One of UEFA's core values is to nurture football's grassroots, and Europe's national associations follow suit with their own unstinting work – all based on the fundamental view that without healthy foundations, the game's elite cannot blossom.
UEFA and its national associations come together in Oslo next week for the 10th UEFA Grassroots Workshop, which will be held under the theme 'Nurturing Grassroots Football – Together'. The workshop is seen as a crucial and important moment for grassroots growth in Europe.
European football's governing body organises grassroots activities that reflect its determination to keep football's basis in rude health. The UEFA Grassroots Charter was launched in 2004 to stimulate the national associations to develop and further improve their national grassroots activities, while UEFA Grassroots Day is a celebration of grassroots football across the continent, held each May around the UEFA Champions League and UEFA Women's Champions League finals.
UEFA has been reinforcing its grassroots activities in recent times, spreading its message throughout Europe to include sectors such as football for the disabled. Children are also being targeted in the campaign to show the joy of football. The philosophy is that the game is not just a sport for the elite. It is available for everyone, irrespective of size, shape, colour or faith. It is a real sporting democracy which offers educational values, health benefits, social opportunities and sporting worth. Soccer is a wonderful vehicle for personal and sporting development. At the base of the pyramid, grassroots football benefits all levels of the game – and it should never be forgotten that today's top players were once grassroots players as they set out on their careers.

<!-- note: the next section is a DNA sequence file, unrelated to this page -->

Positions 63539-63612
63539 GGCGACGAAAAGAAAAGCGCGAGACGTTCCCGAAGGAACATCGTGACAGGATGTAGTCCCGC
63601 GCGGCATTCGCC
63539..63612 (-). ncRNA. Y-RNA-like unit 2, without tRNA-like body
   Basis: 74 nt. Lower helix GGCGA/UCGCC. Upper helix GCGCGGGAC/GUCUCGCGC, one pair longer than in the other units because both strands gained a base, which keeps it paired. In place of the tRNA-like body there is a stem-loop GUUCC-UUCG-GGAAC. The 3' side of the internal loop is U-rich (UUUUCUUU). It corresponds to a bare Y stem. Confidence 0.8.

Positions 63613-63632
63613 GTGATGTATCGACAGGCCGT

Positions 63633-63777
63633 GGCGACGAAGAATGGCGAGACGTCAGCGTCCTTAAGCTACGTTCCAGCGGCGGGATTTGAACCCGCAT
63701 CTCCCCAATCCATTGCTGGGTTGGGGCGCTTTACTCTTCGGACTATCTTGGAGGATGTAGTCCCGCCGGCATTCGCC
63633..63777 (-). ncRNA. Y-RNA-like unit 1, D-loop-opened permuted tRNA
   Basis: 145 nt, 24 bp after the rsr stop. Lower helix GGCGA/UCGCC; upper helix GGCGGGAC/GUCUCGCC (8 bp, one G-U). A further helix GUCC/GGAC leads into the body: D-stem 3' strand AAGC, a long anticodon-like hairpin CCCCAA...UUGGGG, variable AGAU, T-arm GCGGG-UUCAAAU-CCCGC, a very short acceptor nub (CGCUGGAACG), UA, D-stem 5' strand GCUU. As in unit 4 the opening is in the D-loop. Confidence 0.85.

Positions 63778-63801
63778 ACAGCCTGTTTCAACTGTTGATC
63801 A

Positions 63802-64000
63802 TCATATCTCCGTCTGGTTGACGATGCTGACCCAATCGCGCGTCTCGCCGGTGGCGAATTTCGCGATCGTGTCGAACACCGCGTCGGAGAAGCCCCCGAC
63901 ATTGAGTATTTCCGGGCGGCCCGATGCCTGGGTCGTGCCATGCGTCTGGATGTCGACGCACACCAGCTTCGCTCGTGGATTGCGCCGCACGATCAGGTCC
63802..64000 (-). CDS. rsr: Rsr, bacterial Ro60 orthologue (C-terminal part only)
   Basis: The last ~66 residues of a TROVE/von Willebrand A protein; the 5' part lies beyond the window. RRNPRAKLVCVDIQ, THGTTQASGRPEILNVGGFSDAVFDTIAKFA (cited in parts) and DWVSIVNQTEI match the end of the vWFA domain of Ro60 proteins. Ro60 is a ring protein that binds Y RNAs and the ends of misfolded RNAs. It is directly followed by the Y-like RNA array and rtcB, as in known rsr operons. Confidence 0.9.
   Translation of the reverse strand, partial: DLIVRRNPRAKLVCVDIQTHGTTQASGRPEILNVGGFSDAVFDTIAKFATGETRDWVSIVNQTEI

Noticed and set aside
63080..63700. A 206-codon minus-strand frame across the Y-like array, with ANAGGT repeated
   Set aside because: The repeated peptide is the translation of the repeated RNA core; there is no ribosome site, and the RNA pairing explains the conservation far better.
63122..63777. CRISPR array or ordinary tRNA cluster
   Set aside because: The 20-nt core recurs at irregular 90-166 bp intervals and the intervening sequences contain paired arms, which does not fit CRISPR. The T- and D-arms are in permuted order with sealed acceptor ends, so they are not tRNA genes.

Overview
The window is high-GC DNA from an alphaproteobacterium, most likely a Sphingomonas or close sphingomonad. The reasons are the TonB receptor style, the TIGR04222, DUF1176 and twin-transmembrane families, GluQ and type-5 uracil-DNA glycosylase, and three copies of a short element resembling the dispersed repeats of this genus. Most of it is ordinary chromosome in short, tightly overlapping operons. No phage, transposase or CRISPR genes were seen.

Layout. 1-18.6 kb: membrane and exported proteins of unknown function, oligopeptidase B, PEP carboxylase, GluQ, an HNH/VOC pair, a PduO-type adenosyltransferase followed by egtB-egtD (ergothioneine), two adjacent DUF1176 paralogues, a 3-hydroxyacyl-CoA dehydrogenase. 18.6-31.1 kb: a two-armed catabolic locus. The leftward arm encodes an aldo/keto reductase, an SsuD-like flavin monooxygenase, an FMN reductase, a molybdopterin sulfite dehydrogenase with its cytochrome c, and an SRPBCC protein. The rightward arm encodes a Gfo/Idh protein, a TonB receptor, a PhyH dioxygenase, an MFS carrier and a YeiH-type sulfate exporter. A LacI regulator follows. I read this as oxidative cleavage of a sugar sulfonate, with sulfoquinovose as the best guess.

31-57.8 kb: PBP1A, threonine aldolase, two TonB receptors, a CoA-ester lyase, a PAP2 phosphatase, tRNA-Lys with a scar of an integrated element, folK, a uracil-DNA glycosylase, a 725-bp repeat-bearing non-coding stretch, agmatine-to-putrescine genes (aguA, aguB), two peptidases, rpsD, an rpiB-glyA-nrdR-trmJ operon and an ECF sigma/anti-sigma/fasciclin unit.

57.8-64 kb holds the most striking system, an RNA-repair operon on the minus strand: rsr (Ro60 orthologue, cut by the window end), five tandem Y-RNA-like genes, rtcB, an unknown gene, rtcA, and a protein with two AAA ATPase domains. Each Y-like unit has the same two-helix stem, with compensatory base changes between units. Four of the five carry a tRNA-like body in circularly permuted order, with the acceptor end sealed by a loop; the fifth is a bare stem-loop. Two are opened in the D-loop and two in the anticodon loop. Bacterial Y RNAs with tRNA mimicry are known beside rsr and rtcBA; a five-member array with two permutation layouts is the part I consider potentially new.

Delegates from UEFA's 53 full member associations will meet in Norway to debate the way forward for grassroots football, and also to meet various external grassroots experts. The goal is to exchange ideas and information about developments at European level, and to discuss new ideas and activities which could be beneficial at national level.
The workshop, staged in cooperation with the Football Association of Norway (NFF), will feature discussions and practical sessions at outstanding local grassroots clubs. Various FAs and professional clubs are presenting specific and often innovative elements of their grassroots activities and approaches, with the idea being to pass on best practice and crucial advice. Guests from afar will also be highlighting grassroots football efforts and visions beyond Europe.
The event will cover various aspects of grassroots promotion, underline football's social responsibilities, give an insight into pioneering schemes and offer participants concrete ideas for extending participation at all levels. The talks will, among other things, focus on how flagship events such as final tournaments and international and domestic finals can help boost grassroots football, and how the bridge between the grassroots and professional games can be strengthened. Women's and girls' football, and the work being undertaken to attract players, officials, referees and helpers to this flourishing sector of the sport, is also a key part of the agenda.
Moreover, the UEFA Grassroots Day Awards are presented each year to reward outstanding achievement in the field, and the Oslo event will see the 2013 awards handed out at a ceremony to honour the best grassroots leader, club and special project. Each of the nominees was recommended by the UEFA Grassroots Panel and the UEFA Development and Technical Assistance Committee, and ratified by the UEFA Executive Committee.
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